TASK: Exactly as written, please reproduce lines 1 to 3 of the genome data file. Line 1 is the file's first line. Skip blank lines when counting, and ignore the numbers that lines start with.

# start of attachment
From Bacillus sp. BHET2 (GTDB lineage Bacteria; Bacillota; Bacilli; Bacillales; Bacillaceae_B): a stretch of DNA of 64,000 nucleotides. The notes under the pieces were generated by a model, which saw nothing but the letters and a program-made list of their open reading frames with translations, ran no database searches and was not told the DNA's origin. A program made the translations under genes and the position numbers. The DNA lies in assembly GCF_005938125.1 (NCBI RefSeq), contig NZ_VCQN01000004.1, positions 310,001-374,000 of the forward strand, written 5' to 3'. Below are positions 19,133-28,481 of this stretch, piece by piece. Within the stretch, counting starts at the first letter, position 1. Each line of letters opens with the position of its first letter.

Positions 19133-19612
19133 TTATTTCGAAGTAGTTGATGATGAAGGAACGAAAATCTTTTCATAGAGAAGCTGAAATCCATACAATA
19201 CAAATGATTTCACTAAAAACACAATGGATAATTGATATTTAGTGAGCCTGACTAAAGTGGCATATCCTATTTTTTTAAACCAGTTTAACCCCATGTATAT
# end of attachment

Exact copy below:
From Bacillus sp. BHET2 (GTDB lineage Bacteria; Bacillota; Bacilli; Bacillales; Bacillaceae_B): a stretch of DNA of 64,000 nucleotides. The notes under the pieces were generated by a model, which saw nothing but the letters and a program-made list of their open reading frames with translations, ran no database searches and was not told the DNA's origin. A program made the translations under genes and the position numbers. The DNA lies in assembly GCF_005938125.1 (NCBI RefSeq), contig NZ_VCQN01000004.1, positions 310,001-374,000 of the forward strand, written 5' to 3'. Below are positions 19,133-28,481 of this stretch, piece by piece. Within the stretch, counting starts at the first letter, position 1. Each line of letters opens with the position of its first letter.

Positions 19133-19612
19133 TTATTTCGAAGTAGTTGATGATGAAGGAACGAAAATCTTTTCATAGAGAAGCTGAAATCCATACAATA